I do not believe curse weavers are bad people. I would like to state that clearly and openly. I do, however, believe that curses open the doors to hatred in our hearts. We might be misguided enough to believe that this process unleashes hatred in an outward direction from our hearts, and that this process lends us (or demonstrates) power; but these doors invariably swing both ways, and exercising our hatred (as with anything else) only makes it stronger. As I wrote some time ago, in a post about the hatred in the Middle East, when we fill ourselves with hate, we give up our own humanity in the exchange. Cursing is seductive, hatred is seductive, and the empowerment felt by unleashing a hate-filled curse is seductive. We can use fancy Latin words for our curses, like execration; but seduction (another word based in Latin) by hatred is where our curses come from, and this word simply means ‘to lead astray.’

So, an action that signals defeat and an utter lack of personal empowerment, an action that demonstrates to myself and everyone else that I have caved under the pressure of not being able to use my energy in a way that supports the creative side of life, an action that risks insulting gods and other magical beings while taking on an incredible amount of arrogance unto my own self, an action that fuels hatred and makes it stronger, an action that leads me astray – all for the misfortune of an object that is itself impermanent – is simply unwise in my experience. There are better, more creative ways in which I can use my energy to solve my problems; and it is to this path that I have dedicated myself for a very long time. For those who disagree with this interpretation, I can respect that you might see things very differently and still wish you the inspiration and strength you might need to allow your more creative energies to grow and make less room for hatred in your hearts. When you match hatred with hatred, it is only hatred that wins.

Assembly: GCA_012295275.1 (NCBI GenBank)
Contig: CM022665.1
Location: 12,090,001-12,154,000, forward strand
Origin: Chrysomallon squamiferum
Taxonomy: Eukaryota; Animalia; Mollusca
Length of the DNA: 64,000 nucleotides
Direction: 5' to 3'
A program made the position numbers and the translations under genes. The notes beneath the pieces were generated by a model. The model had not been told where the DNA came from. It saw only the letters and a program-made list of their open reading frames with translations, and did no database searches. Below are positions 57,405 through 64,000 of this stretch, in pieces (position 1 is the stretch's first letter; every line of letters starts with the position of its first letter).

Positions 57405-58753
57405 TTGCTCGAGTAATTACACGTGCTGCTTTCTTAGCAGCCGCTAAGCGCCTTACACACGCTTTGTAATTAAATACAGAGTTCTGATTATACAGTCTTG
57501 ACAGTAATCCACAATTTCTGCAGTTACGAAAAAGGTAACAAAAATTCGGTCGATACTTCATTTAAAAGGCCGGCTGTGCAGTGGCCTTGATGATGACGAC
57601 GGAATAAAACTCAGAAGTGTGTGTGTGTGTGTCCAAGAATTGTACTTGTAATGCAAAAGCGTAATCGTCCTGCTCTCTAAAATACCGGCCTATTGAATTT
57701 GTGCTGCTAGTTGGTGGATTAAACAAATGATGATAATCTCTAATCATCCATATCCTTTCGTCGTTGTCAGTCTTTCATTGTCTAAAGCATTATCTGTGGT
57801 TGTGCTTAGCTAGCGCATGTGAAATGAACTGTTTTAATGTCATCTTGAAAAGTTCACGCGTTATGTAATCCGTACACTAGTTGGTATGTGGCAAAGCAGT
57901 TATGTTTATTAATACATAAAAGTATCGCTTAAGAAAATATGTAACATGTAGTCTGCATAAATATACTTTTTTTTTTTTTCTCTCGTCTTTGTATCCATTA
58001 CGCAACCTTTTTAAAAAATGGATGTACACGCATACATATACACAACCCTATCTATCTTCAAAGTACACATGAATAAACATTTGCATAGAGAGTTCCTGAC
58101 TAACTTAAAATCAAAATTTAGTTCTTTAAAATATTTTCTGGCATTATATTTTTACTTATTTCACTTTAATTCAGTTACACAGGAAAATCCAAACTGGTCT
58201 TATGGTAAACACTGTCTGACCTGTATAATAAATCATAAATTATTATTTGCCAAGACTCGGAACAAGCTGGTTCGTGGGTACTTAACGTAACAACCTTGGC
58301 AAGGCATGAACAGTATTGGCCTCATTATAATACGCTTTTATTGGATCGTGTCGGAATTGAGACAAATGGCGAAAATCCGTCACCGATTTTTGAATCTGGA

3 responses to “Cursing

  1. Thank you for this.

    This is a very timely post for me – almost spookily so – that revolves around my own feelings of disempowerment concerning situations that I have no business trying to control, much less dictate. Hence my recent post concerning the fact that the only changes that I can make begin with me. I can only change myself and my attitude.

    As I said before, sometimes I forget myself, and I think that what I need to solve a problem lies outside of my ability.

    Liked by 1 person

    • Wow – this is a very humble, yet profound self-assessment … certainly not an easy thing to do, or we’d see more people doing it. The Stoics, if I remember correctly, were the first to really develop the notion that nothing really belongs to us. When we die, for example, we take none of our material things with us, to include our bodies: it all belongs to Nature. They used this understanding as the foundation for their resilience to the concept of loss; for if nothing is really yours to begin with, then loss becomes an illusion.

      I bring this up here for two reasons. First, your description of situations you shouldn’t try to exert control over reminded me of the Stoics … the Stoics were very specific about what could, or could not be controlled. By believing we can control what we cannot, we are led into an illusion of loss of control … if it was not ours to control to begin with, then there is no loss. The second reason I bring up the Stoics has to do with your stating that it is only yourself and your attitude that you can change: this is right up the Stoic alley, if you will, as they taught that emotions were reactions based on beliefs and opinions. Change the beliefs and opinions, and you can alter your reactions.

      As far as thanking me for the post goes, there is really no need at all – I’m grateful for your response, and I hope things improve for you soon :-)


  2. A very wise analysis. It’s easy to wish harm upon others, and I admit that I still do it sometimes in the form of wishing their karma would come back on them. But it always does anyway, so there’s no need to hurt oneself in hateful thinking.